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I am starting a job with a mid size company working mostly on writing custom apps that interact with their ERP system. This is my first time doing this sort of work, so the ERP concept is new to me and I am learning it piece meal.

I have only written two apps so far and have learned the database model as I went and only as much as I need to get the job done, but even with that limited amount I can start to see a big picture forming. My idea was then to write a library with all of the mappings/model objects stored there so that a new application can just reference this library. After that, each application would then create their own repository limiting access to only what they need and the perspective that makes sense.

The problem/question I have is how to deal with relationships inside the (N)Hibernate mappings. If I have an order object with full relationships mapped in this base library, there is nothing stopping someone from traveling those relationships forever (granted I'm the only programmer...). So using the repository as a sort of confinement of scope doesn't work at all in this sense.

If instead I limit the relationships in the (N)Hibernate mapping for this order object, the Repository returns an order object that is bound with only the relationships that it requires for its scope. The downside is that I now have to create mappings for each project instead of having a single 'mappings store'.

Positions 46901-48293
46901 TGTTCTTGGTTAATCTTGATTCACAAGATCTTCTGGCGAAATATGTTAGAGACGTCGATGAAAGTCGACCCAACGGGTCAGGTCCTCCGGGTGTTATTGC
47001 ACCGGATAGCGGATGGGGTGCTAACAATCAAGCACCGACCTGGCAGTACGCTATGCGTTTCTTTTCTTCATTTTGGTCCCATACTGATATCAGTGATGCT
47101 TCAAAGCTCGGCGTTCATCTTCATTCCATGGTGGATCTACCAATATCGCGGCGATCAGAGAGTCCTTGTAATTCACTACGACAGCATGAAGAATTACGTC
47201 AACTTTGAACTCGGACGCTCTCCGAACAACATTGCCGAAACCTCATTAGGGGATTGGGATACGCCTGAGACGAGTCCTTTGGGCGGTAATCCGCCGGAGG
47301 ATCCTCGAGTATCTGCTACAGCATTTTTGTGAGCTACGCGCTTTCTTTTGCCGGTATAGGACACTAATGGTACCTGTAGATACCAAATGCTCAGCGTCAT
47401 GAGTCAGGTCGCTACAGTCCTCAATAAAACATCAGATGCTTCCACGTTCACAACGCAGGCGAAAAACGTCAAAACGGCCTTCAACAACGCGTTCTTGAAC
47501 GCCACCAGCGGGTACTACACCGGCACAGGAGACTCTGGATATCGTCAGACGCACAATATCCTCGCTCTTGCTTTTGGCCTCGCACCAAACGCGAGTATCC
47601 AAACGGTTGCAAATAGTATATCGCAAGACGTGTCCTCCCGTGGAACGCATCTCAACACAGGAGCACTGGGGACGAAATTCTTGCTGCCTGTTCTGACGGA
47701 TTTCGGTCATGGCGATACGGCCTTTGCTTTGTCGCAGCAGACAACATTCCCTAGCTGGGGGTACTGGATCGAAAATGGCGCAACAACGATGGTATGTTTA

How do other people deal with this?

Kind of unrelated, but I've also been translating the (N)Hibernate persisted objects which may consist of several relationships into a sort of single-non-persisted object more suited to the specific application (usually much more influenced by the UI). Is this a common thing, or am I throwing some of the benefit of (N)Hibernate away by taking the returned objects and translating them into something else?

ps. About the DDD tag... I don't know if this is stuff that DDD addresses in detail, but I do have the book on order. I'm not sure of a good resource to look before the book arrives though.

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up vote 1 down vote accepted

Pretty old question. I guess you already found an answer, but in case...

I see two ways of resolving your problem.

  1. Restrict table access via user account in your database. For example in mysql, you can do this. The drawback is that if all your domain classes are mapped and compiled in your nh dll, the programmer can still see these entities. If he/she tries to access it, it will trigger an exception (nh tries to access a database table, the database refuse).

  2. Create a dll for each case. But I guess you also might have to create several accounts.

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